Mar.4, 2013

On March 2, 2013 Zach Kaplan, CEO of online store Inventables, presents a giant check to inventor and competition winner Hugh Lyman.

Inventables, the Kauffman Foundation and Maker Faire announced in May 2012 the launch of The Desktop Factory Competition - each team is required to design an open source machine capable of making plastic resin pellets fit for use in a low cost 3D printer.

The purpose of this competition is to drive down the cost of filament by creating a new filament extruder. Currently the cost of plastic filament is $30~50/kg, by creating such a new machine the organizers seek to make the filament price drop to around $5.

The first one who uploads a solution will be the winner -The first team/person to build an open source filament extruder for less than $250 in components can take ABS or PLA resin pellets, mix them with colorant, and extrude a 1.75mm +/- .01mm filament that can be used in a 3D printer is declared the winner.

The Reward - The winning team will receive $40,000 from the Kauffman Foundation and a Desktop Fabrication Lab (a 3D printer, an FS Laser Cutter, and a Shapeoko CNC Mill).

(Version 2)

The winner here is 83-year-old Hugh Lyman, an engineer, inventor, fisherman and golfer from Enumclaw, Washington. Hugh Lyman holds eight patents and has been building quite a few low-cost desktop 3D printers and printing things for family and friends, as well parts for his inventions.

When Lyman heard about the Desktop Factory Competition, he was instantly intrigued, in part because he'd benefit if the problem it set out to address was solved. "Every time I buy a couple of pounds of filament, it costs me forty to fifty bucks," he explains. "I was burning through it pretty fast." He also shared the contest organizers' vision of pervasive, democratized manufacturing: "I would think that at least half the homes in the world will eventually have a 3D printer."

Lyman entered the Lyman Filament Extruder in the contest in Aug.2012 but was disqualified because the budget exceeded the $250 limit. So he modified the design and came up with the second version: the Lyman Filament Extruder II. "It's my first machine with a few little parts changed," he says. "I resubmitted it, and it worked. It worked great." The judges agreed and declared him as the winner.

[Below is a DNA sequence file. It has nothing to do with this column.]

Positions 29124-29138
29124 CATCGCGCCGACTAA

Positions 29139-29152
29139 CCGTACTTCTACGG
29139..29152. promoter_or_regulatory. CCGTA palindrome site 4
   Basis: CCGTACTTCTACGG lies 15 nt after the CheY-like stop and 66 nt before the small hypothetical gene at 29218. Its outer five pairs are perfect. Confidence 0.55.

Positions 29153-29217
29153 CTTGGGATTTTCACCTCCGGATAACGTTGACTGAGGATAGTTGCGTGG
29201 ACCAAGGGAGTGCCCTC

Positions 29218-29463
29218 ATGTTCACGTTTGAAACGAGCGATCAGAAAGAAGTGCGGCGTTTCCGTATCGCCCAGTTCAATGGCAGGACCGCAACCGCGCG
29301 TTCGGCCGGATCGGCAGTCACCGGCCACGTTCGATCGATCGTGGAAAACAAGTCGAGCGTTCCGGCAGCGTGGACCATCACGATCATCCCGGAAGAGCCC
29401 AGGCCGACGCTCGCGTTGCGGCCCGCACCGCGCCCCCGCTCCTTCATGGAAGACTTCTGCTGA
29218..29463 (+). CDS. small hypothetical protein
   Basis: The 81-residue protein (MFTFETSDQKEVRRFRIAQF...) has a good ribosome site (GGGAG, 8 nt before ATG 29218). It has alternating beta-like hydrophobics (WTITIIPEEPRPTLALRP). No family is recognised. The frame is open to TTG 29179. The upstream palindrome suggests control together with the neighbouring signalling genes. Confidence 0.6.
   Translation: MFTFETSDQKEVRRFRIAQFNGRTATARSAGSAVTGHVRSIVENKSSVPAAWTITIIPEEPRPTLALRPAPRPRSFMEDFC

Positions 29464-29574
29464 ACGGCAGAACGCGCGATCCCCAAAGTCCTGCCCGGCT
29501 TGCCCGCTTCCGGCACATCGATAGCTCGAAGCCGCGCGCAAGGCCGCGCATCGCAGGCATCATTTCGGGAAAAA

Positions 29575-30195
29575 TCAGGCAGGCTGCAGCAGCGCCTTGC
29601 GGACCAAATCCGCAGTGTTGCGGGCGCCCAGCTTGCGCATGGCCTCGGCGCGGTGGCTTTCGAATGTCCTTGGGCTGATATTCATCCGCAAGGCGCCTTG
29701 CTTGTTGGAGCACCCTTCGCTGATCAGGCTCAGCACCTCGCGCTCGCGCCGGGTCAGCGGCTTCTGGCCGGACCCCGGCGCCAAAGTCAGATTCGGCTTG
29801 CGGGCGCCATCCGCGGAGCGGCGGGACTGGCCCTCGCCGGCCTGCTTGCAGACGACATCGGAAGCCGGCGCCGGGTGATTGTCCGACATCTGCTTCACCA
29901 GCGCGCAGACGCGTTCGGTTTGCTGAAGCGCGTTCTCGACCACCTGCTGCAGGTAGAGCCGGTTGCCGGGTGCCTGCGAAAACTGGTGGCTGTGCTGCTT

The Lyman Filament Extruder II is a machine that extrudes filament from pellets for use in a 3D Printer. It features more metal parts than the previous version. It extrudes different filament diameters depending on the nozzle hole size. With this home-made filament extruder, you can save 80% on the material costs. A spool of plastic filament costs $50/kg, and buying a kilogram of pellets and extruding your own filament will cost you only about $10. And if you buy 25 kilograms of pellets in bulk, you only need to pay $5 for each kilogram.

Lyman's invention is open source for anyone to use and build, and it could benefit a whole 3D printing community. His Filament Extruder has been downloaded 10608 times, and 1563 people have downloaded the version 2.

(Version 1)

(Version 1)

Another Thingiverse user bottleworks made his version of the "Lyman Filament Extruder" with larger hot end, automatic timing system, fan ducting, modified sprokets and hopper and adjustable motor speed on the control panel, and has been downloaded 7404 times.




And for the future, Lyman plans to continue to do new things himself: He's at work on a third-generation extruder. As for his $40,000 award, Lyman says: "I'm going to give half of it to the wife, and tinker with the other half."

 

 

Source: Time

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Posted in 3D Printing Materials

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Larson wrote at 11/15/2014 1:30:08 AM:

Yep, Just ignore Jake, Great Job!

Surprised he got the money wrote at 6/29/2014 5:10:21 AM:

have you seen what his version 4.1 comes out to costing? around 850 bucks! seems like the 250 dollar marks passed a long time ago.

Kevin wrote at 3/28/2013 4:22:49 AM:

Sounds like Jake is a "hater"

Jake wrote at 3/13/2013 2:08:54 PM:

I think this is BS. He made a machine that was a carbon copy of machines that were built years ago, and the "mix them with colorant, " clause has been completely ignored.



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